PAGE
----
Humboldt-Universität zu Berlin - Integrative Research Institute Law & Society (LSI)

Humboldt-Universität zu Berlin | Faculty of Law | Integrative Research Institute Law & Society (LSI) | Research Areas | Law and Crisis | The administration of normality - German law and German society 1944-1952

The administration of normality - German law and German society 1944-1952


Dr. Benjamin Lahusen


During war, the law takes a break. § 245 of the German code of civil procedure orders the suspension of all proceedings in the event of war; after the war, they are to continue. This condition came into force nationwide only one single time: September 1944, as the allied occupation of Germany got underway, all German courts were closed by decree. But when the justice system returned to work in 1945, it found itself no longer in a totalitarian dictatorship. The west of the country operated under the rule of law within a forced democracy, the east, according to the principles of real socialism.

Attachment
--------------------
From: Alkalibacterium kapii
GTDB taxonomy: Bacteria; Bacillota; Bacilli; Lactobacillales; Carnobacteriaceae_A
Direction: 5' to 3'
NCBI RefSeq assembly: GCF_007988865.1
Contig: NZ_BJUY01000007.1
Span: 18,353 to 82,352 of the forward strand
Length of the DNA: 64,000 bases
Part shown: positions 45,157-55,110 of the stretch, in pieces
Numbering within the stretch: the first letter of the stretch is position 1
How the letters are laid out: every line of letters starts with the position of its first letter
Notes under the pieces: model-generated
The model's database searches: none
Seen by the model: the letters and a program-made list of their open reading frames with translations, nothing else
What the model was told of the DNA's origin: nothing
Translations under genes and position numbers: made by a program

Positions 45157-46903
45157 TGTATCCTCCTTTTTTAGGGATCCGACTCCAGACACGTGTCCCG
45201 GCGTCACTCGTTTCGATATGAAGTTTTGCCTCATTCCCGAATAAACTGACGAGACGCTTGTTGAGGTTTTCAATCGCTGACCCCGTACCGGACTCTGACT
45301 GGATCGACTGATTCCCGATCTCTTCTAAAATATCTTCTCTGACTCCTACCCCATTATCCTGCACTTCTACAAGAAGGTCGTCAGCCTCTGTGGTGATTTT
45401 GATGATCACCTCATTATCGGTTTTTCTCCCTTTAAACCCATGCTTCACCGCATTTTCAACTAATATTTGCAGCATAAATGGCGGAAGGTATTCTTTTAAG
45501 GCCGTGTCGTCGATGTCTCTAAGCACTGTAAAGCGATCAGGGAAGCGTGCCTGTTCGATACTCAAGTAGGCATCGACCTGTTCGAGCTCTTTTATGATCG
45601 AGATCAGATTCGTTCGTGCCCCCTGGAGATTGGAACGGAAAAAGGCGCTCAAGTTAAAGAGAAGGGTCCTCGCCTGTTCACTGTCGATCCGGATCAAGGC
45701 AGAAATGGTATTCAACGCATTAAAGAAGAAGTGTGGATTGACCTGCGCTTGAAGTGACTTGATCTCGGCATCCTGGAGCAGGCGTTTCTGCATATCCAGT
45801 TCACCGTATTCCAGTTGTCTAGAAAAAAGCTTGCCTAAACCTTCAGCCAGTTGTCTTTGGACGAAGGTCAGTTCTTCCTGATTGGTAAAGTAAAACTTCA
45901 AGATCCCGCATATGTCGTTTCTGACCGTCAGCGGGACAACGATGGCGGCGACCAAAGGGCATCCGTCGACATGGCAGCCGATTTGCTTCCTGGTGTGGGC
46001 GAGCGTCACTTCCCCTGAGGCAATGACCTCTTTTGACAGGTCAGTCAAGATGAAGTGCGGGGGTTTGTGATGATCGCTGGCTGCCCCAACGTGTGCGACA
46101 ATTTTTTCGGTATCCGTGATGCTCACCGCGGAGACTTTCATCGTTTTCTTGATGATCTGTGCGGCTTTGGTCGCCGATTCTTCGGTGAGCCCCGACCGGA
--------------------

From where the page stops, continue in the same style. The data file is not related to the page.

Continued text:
This project examines how this political and social upheaval was processed by the law. Preliminary studies deal with practical questions, for instance, how the justice system was equipped in terms of bureaucracy and personnel so that it could perform its duties during wartime. Furthermore, biographical deliberations come into focus, namely, what juridical and party interests led to the continued processing of even the most banal disputes between neighbors before and after Germany’s surrender. And finally, we look at the political considerations that revolve around the question: What functions does a justice system fulfill in a modern society?